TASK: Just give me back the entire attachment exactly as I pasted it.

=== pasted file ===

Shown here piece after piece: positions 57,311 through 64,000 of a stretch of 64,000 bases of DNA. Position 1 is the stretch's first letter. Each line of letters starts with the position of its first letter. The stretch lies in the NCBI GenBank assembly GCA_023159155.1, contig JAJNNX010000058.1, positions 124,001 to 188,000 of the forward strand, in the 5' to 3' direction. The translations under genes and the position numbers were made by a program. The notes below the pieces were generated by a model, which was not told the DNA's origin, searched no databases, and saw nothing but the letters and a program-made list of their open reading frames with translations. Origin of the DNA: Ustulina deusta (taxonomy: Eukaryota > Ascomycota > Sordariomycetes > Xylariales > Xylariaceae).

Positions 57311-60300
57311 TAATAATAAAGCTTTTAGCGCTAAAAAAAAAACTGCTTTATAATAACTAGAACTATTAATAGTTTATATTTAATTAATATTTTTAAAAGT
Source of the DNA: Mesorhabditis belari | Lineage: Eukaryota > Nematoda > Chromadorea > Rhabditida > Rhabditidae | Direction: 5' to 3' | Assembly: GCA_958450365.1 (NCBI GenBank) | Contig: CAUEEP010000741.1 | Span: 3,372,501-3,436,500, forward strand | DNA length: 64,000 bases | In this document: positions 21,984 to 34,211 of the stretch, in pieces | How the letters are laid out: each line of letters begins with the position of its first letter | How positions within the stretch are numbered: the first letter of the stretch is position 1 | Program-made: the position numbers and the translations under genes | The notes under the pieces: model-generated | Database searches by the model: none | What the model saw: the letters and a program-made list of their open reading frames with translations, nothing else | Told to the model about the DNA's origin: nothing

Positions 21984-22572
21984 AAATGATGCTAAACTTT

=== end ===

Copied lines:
Shown here piece after piece: positions 57,311 through 64,000 of a stretch of 64,000 bases of DNA. Position 1 is the stretch's first letter. Each line of letters starts with the position of its first letter. The stretch lies in the NCBI GenBank assembly GCA_023159155.1, contig JAJNNX010000058.1, positions 124,001 to 188,000 of the forward strand, in the 5' to 3' direction. The translations under genes and the position numbers were made by a program. The notes below the pieces were generated by a model, which was not told the DNA's origin, searched no databases, and saw nothing but the letters and a program-made list of their open reading frames with translations. Origin of the DNA: Ustulina deusta (taxonomy: Eukaryota > Ascomycota > Sordariomycetes > Xylariales > Xylariaceae).

Positions 57311-60300
57311 TAATAATAAAGCTTTTAGCGCTAAAAAAAAAACTGCTTTATAATAACTAGAACTATTAATAGTTTATATTTAATTAATATTTTTAAAAGT
Source of the DNA: Mesorhabditis belari | Lineage: Eukaryota > Nematoda > Chromadorea > Rhabditida > Rhabditidae | Direction: 5' to 3' | Assembly: GCA_958450365.1 (NCBI GenBank) | Contig: CAUEEP010000741.1 | Span: 3,372,501-3,436,500, forward strand | DNA length: 64,000 bases | In this document: positions 21,984 to 34,211 of the stretch, in pieces | How the letters are laid out: each line of letters begins with the position of its first letter | How positions within the stretch are numbered: the first letter of the stretch is position 1 | Program-made: the position numbers and the translations under genes | The notes under the pieces: model-generated | Database searches by the model: none | What the model saw: the letters and a program-made list of their open reading frames with translations, nothing else | Told to the model about the DNA's origin: nothing

Positions 21984-22572
21984 AAATGATGCTAAACTTT